As markets slide on concerns over the potential economic impact of the coronavirus outbreak in China, many of those investing online will be mulling over whether it’s an opportunity to ‘buy the dip’. Or should we be concerned things could get significantly worse and the drop in global markets over the last several days deepen?
The coronavirus outbreak in China is having a significant impact on domestic consumption over the lunar new year period of traditional spending. It is and will continue to prevent tens of millions of people from travelling. That includes Chinese professionals and tourists as well as internationals who travel to the world’s second largest economy for business.
Global equities markets closed sharply lower yesterday and the Brent crude oil price also dropped below $60 a barrel for the first time since October. It has now lost over $7 in a week. East Asian stock markets have suffered the heaviest falls, though those in China itself, and Hong Kong, are closed until next week due to the lunar new year holiday. But the impact could be seen in funds and ETFs with exposure to China, as well as international companies for whom the Chinese market is important. The offshore yuan dropped to its lowest level of the year.
Wall Street indices, also under pressure from the receding prospect of the Fed bringing forward an expected interest rate cut, dropped to their lowest intra-trading level in almost four months. Fed officials today start a two-day meeting to decide on any change to interest rates and almost 90% of analysts are forecasting the decision will come down against an immediate rise.
The S&P 500 did recover some of its intraday losses to close yesterday to a more modest 1.6% loss. It is now 2.6% down from its record closing level, set 10 days ago. The Dow Jones industrial average also slid by 1.6% and the tech-heavy Nasdaq was the worst effected of the major Wall Street indices – down 1.9%. The ‘fear gauge’ of the CBOE Volatility Index was up 20.2%, to its highest reading since October.
In Europe, the LSE’s FTSE 100 fell to a 2.3% loss yesterday, erasing the gains achieved since December’s general election put a spring back into the step of UK markets. Stocks that saw the biggest losses were those in the travel and tourism sector and luxury goods. Intercontinental Hotels fell 4% and British Airways owner IAG 5.1%.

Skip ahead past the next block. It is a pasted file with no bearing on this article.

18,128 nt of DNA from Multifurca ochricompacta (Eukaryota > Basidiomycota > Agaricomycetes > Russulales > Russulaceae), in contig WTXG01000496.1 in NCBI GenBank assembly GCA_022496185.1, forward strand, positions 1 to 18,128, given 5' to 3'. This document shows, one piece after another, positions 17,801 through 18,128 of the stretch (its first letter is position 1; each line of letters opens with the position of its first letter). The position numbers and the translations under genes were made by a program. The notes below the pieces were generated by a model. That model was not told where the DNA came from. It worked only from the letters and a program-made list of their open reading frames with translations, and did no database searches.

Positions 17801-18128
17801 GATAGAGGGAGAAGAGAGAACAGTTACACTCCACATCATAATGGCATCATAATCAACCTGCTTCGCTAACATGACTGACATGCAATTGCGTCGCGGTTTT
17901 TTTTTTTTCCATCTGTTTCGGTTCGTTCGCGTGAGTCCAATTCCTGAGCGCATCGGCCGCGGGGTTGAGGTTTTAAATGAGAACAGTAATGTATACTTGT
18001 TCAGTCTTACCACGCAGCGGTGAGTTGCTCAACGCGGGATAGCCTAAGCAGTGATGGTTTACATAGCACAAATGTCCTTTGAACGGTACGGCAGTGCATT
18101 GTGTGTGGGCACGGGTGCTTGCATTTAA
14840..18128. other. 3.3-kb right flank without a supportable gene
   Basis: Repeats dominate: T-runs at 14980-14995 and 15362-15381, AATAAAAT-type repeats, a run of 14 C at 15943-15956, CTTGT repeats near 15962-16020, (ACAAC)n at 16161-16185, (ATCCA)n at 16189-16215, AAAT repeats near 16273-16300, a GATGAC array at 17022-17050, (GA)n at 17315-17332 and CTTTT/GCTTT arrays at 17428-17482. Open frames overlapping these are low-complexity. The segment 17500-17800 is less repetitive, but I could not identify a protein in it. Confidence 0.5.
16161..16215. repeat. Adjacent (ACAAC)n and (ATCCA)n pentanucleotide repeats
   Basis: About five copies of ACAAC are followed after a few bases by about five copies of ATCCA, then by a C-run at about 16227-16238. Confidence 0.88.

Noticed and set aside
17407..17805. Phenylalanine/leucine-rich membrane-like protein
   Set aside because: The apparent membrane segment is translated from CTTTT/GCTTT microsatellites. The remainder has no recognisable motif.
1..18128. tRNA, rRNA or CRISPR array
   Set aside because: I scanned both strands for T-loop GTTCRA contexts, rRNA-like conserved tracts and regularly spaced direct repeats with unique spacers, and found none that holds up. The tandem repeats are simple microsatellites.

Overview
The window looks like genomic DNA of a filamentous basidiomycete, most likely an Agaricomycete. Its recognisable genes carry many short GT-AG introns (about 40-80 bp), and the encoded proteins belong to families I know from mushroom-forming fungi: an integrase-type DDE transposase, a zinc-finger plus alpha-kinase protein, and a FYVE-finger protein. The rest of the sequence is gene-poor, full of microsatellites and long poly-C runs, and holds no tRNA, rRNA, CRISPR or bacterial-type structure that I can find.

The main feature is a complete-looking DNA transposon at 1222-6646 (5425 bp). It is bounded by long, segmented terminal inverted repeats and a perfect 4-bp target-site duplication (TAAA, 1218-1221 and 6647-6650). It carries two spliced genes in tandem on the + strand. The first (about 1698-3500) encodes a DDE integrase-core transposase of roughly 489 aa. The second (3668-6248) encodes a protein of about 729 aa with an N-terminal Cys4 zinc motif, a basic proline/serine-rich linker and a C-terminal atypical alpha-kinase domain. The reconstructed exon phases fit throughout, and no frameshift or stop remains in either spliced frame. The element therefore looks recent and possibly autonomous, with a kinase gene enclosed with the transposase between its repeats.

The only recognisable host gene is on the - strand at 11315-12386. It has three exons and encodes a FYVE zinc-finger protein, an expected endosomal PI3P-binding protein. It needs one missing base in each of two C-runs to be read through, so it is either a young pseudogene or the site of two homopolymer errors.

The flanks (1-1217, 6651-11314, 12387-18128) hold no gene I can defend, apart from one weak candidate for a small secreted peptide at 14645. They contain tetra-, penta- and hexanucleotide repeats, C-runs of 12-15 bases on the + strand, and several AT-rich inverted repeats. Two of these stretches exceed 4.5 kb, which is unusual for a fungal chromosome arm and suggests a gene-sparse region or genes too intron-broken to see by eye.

Germany’s Dax lost 2.7% France’s CAC 40 2.7% and the pan-European Stoxx 600 finished 2.3% down on Friday’s close.
The question for investors is what comes next? Citigroup’s chief equity strategist Tobias Levkovich points out that previous pandemics to have emerged over the past 20 years have seen the S&P 500 lose between 6% and 13%, suggesting there could be some way to go before the current markets slump runs out of steam:
“The Sars scare in Hong Kong in 2003 changed the mindset of fund managers who had not dealt with such a health risk. Now the coronavirus has created deep concern, with still-limited information on the extent of contagion and what remedies can be put in place.”
There are already confirmed cases of coronavirus infection in the USA and 2774 cases confirmed worldwide, mainly in China and concentrated around the city of Wuhan, where the outbreak started. At least 80 deaths have resulted from the virus. Scientists believe the real number of infections worldwide is likely to be closer to 100,000.
At this stage, with it very difficult to know how quickly the outbreak will be contained. The Chinese authorities have taken the unprecedented step of quarantining the entire city of Wuhan, which has a population of over 11 million.
How quickly a vaccine for this particular new strain of coronavirus might be available is hard to tell but almost certainly within a year. That could mean a rough few months while officials and medical experts struggle to get the outbreak under control. But predictions on how bad things could get, or not, is largely speculation at this point in time.
Most analysts expect that the most likely scenario is that the medium term impact on investment markets will be confined to sectors where the economic impact of attempts to control the outbreak will be most keenly felt. Those include securities with significant exposure to China’s economy and the travel sector. JP Morgan analyst Bruce Kasman expects “a regional rather than global shock”, to financial markets.
Investors with a long term outlook should probably do little to respond to current coronavirus-induced volatility. It’s not impossible that it sparks a wider ranging correction but the more likely scenario is a period of downwards pressure on markets before a bounce back outside of east Asia. China and the surrounding region would be expected to be effected for longer than the rest of the world. There will be investors buying this dip in the belief that unless the outbreak turns particularly serious, markets will recover relatively quickly.